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You know that WaitForMultipleObjects funtction from windows library in c is getting parameter as an array for objects. But in my homework, assistant wants to keep all the threads in a stack not in an array how can i use this function with a stack?

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A stack is a particularly unsuitable data structure to store threads. Thread behavior is not at all stack-like, they complete at non-deterministic times. Fix the data structure, fixes your problem too. –  Hans Passant Nov 12 '11 at 11:40
What exactly is meant here by a stack? Do you mean parameters of a function? Because, you know, a simple array is on a stack as well. –  Dialecticus Nov 12 '11 at 12:28
Create a temporary array, copy the handles from the stack to the array, pass the temporary array to WaitForMultipleObjects. Classic example of the adapter pattern. –  Raymond Chen Nov 12 '11 at 14:02

4 Answers 4

up vote 6 down vote accepted

You can only call this function with an array. That is not something you have any control over. So you need to use a stack that is capable of exposing its contents as an array. Or an array that is capable of operating like a stack.

However, it is perfectly plausible that the use of a stack container for your threads is simply inappropriate. Why does your homework assistant want to use a stack?

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Sounds quiet C++ish. –  alk Nov 12 '11 at 11:34
@alk perfectly plausible in C also –  David Heffernan Nov 12 '11 at 11:39
No question ... –  alk Nov 12 '11 at 12:05

Do you mean the sequence of entry objects for WaitForMultipleObjects is important?

There is no difference between sorted sequence of the entry objects and random sequence of them for this function.

In addition, in many implementations a stack is an array and you can pass the pointer of that array to this function.

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If there's a fixed order in which threads complete and you want to wait for them to complete one by one, a stack kind of makes sense.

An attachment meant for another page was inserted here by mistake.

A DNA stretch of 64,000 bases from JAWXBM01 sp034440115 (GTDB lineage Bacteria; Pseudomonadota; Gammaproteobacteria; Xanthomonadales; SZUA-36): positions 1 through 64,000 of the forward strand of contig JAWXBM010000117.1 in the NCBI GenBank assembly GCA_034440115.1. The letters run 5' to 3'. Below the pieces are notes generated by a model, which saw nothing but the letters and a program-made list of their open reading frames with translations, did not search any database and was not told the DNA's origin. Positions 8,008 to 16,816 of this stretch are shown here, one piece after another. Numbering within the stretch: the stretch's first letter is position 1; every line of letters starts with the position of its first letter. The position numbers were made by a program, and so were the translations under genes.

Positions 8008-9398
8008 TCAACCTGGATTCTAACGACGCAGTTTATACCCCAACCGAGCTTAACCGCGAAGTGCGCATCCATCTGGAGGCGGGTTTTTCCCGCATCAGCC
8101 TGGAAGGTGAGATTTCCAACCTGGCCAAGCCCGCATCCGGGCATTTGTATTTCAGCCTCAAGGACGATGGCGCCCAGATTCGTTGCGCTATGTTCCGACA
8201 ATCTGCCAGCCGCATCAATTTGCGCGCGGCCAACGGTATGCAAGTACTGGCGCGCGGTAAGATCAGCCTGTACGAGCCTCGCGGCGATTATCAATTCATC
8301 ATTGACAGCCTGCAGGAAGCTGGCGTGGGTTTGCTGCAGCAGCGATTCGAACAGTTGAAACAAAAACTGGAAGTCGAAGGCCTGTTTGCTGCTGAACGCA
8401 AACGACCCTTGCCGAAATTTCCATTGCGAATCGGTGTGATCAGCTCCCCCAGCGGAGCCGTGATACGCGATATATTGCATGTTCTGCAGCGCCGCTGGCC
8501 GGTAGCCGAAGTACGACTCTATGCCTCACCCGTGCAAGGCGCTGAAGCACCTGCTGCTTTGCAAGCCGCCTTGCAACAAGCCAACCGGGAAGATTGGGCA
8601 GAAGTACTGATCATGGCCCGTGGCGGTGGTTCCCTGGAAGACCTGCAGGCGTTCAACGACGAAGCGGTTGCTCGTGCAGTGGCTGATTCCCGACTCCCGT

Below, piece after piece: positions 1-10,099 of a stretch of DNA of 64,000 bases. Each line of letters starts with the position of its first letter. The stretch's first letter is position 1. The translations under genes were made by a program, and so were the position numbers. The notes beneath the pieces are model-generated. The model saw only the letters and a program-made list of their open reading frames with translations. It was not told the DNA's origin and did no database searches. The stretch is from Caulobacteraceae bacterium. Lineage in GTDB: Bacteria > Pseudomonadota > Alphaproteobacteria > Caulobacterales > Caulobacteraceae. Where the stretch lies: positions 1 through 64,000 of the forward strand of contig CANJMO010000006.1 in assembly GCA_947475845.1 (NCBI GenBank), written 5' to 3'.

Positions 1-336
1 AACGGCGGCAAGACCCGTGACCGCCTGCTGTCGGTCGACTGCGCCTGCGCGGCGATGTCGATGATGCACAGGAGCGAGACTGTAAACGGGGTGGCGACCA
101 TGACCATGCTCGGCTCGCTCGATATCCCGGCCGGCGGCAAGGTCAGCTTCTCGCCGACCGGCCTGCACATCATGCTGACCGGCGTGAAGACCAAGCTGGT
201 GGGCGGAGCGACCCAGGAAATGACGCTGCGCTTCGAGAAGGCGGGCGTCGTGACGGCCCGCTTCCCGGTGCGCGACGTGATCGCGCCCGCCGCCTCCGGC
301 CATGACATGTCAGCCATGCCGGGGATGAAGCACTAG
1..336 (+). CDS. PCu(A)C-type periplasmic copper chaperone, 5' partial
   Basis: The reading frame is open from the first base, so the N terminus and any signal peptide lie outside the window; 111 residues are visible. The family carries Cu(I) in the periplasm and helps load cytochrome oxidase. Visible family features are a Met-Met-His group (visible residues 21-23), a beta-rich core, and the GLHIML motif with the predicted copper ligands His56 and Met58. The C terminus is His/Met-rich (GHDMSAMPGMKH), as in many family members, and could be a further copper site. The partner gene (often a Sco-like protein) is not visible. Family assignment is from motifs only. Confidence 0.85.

Suppose you have 3 threads and their handles are stored in an array:

HANDLE handles[3];

Now, if you do WaitForMultipleObjects(3, handles, FALSE /* bWaitAll */, INFINITE), it will return when the first thread completes. If you invoke WaitForMultipleObjects() with those same parameters again, it won't wait for the next thread's completion. It will fail. To wait for the remaining threads you will have to exclude the completed thread's handle from the array.

If threads complete in the fixed order of 2, 1, 0 you can wait like this:

WaitForMultipleObjects(3, handles, FALSE /* bWaitAll */, INFINITE);
WaitForMultipleObjects(2, handles, FALSE /* bWaitAll */, INFINITE);
WaitForMultipleObjects(1, handles, FALSE /* bWaitAll */, INFINITE);

as if you were calling WaitForMultipleObjects() on a stack, popping a handle off it after each call to WaitForMultipleObjects().

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+1, you're most likely limiting the amount of threads you can/will spawn so representing the stack as array + index is the simplest solution –  pezcode Nov 12 '11 at 18:19

I probably don't understand the question, because my answer is what I usually do anyway:

HANDLE threads[2]; // On stack, as opposed to new HANDLE[2]
unsigned threadID;

threads[0] = (HANDLE)_beginthreadex(NULL, 0, &OneThreadFunc, NULL, 0, &threadID);
threads[1] = (HANDLE)_beginthreadex(NULL, 0, &AnotherThreadFunc, NULL, 0, &threadID);

WaitForMultipleObjects(threads, _countof(threads), TRUE, INFINITE);
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